With Audi’s brand new A3 showing its face officially at the Geneva Motor Show last week, it is time for us to say goodbye to the previous series and share with you our personal experience with the final hurrah and subsquentely the most powerful version of the current A3-series available; the Audi RS3 Sportback.
So what do we have here? This is the Audi RS3 Sportback, a hot hatch with 340hp, four-wheel drive and a seven-speed dual-clutch gearbox. It’s the smallest, cheapest RS model ever produced by Quattro GmbH. It is essentially a TT-RS with the practicality of a five-door hatchback. So it seems the Germans granted us the same fun factor with the ability to take at least three people along to experience it. That sounds like a win-win situation.
Let’s kickoff with the engine. The Audi RS3 is driven by the 2.5 liter five-cylinder turbocharged engine, producing a maximum power output of 340hp between 5,400 and 6,500rpm and a torque figure of 450Nm between 1,600 and 5,300rpm. Just below 50 centimeters in length, the engine is compact compared to its power output. The lightweight design results in an engine weight of just over 180kg, giving Audi the ability to reduce weight at the front and improve the RS3’s handling.
The engine propels the seven-step S-tronic dual clutch gearbox, giving you a 0-100km/h sprint in 4.6 seconds, 0.4 seconds slower compared to the TT-RS and one second faster than the Audi S3. The S-tronic gearbox has a launch-control function, enabling you to accelerate with a minimum of wheel spin. Controls are available behind the steering wheel and between the two front seats. The paddle shifters as well as the gear selector lever gives the driver the option to change gears manually.
The gearbox converts the power to all four wheels with a torque balance of 40-60 percent, front to rear split. The seventh gear is configured as “overdrive” for easier long-distance Autobahn runs and often used by the D-mode. In Sport mode, it makes the gearbox and throttle response much tighter. The S button on the console opens the twin exhaust valve for more engine sound. The top speed of the RS3 is electronically limited to 250km/h, but can be extended maximum to 280km/h up on request.
The power delivery and the response of the gearbox is quite similar to the Audi TT-RS. Audi didn’t change anything to the characteristics between both cars. It is mainly the difference between the S3 and the RS3 that’s the dealbreaker here. The RS3 is way quicker than the S3, which is quite logical. The four-wheel-drive offers more grip and no torque-steer or front-wheel scrabbling. Only in some high speed corners you might notice just a little bit of oversteer. The amount of additional oomph is delivered by the wonderful high performance five-cylinder turbocharged engine in the front of the smallest RS.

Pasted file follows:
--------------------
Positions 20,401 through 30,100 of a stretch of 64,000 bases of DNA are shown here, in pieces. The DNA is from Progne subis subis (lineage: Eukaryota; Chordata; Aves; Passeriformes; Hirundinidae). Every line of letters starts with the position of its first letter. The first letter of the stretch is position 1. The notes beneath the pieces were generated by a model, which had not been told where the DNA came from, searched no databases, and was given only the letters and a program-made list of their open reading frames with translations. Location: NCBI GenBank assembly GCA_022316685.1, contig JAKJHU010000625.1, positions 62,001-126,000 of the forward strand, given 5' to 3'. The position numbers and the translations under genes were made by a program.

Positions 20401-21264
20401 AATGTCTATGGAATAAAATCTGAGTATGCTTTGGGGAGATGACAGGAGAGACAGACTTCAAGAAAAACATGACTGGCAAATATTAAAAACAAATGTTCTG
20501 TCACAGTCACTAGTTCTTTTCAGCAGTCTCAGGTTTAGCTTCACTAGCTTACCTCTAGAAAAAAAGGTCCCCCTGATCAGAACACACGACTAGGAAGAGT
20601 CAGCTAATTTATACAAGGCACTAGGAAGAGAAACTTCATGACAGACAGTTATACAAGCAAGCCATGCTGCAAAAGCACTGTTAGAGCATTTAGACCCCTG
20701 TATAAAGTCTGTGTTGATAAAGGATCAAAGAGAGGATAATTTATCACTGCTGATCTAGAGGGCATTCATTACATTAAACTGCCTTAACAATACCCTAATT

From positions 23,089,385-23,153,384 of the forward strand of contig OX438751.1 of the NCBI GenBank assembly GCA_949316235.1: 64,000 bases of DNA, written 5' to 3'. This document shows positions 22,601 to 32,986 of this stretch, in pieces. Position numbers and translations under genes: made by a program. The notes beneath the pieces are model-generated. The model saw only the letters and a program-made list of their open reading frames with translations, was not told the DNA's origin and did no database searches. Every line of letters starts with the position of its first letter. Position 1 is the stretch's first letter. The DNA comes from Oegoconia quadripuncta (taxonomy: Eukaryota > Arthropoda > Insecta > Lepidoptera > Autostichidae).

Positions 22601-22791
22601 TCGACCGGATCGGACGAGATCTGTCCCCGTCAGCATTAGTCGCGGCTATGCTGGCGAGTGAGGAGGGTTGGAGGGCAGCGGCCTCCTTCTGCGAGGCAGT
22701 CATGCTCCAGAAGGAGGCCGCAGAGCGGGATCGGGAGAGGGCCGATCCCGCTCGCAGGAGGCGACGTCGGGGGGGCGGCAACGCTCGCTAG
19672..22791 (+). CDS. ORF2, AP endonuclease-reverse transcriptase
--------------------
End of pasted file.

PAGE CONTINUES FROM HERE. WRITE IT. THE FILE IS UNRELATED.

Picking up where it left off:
So what about the handling? The suspension uses a front McPherson strut and on the back a multi-link has been stiffened up so that the RS3 is 25mm lowered than the standard model. Although the suspension feels stiff, it copes very well with bumpy roads. The upgraded driveline is supported by a reworked chassis that uses a 22mm wider front track, along with firmer springs and dampers, beefed-up anti-roll bars and subtle changes to the valving of the electro-hydraulic steering.
The RS3 Sportback is clearly distinguished from the regular A3 and S3 models by its overall looks. On the front it has a striking grille, available in standard, matte aluminum and black, larger front intakes and an RS badge. It gets wider wings too, finished in carbon-fiber reinforced polymer, for a 1.8kg weight saving. The back the RS3 looks quite harmless, but is fitted with an attractive diffuser and a well balanced roof spoiler, plus an additional RS-badge. The RS-theme continues with matte-aluminum side mirrors, but another common RS styling element, wide-set dual oval tailpipes, is missing from the RS3.
The RS3 comes standard with the 19 inch five-arm rotor shaped rims, available in standard light metal, titanium and black with red details. Interestingly, Audi opted to fit a set of tyres that are 10mm wider at the front than at the back. The reasoning behind this is to add to the levels of grip available at the front and reduce the tendency to oversteer. Tooling restraints for the A3 body may also have played a part.
Inside the cabin, you get sporty seats finished in Silk Nappa leather, a flat-bottomed RS-steering wheel, RS-styled door strips and aluminium pedals. As an option you can upgrade the seats to RS bucket seats with more luxurious Fine Nappa leather and aluminium race inlays. The overall space in the front is more than sufficient, but in the back you might feel short of space if you have longer legs. The quality levels are more than sufficient and the whole cabin breaths the Audi-styling. The boot at the back offers between 302 and 1,032 (with the rear seats folded) liters of space.
The Audi RS3 Sportback is all that you need in a superfast hot hatchback, capable of combining everyday driving and excellent performance in a well resolved package. It is a dynamically accomplished car with mannerly behaviour. The RS3 is relatively docile when driven with mild inputs to the throttle and steering, but it comes alive when unleashed with an urgent right foot and positioned in S-mode. Then it is an exhilarating car to drive, like it sister the TT-RS.
Within its segment there are no other options, the RS3 excels in practicality and power delivery with its intoxicating engine note providing the answer to people that opt for a compact four-wheel-drive car with need for space and four doors. For those people the RS3 is the only option available market. Others have more choice, like the BMW 1-Series M Coupe.
Will the RS be available to North American market??
This depends on the success of the TT-RS, which has been made available over the past months.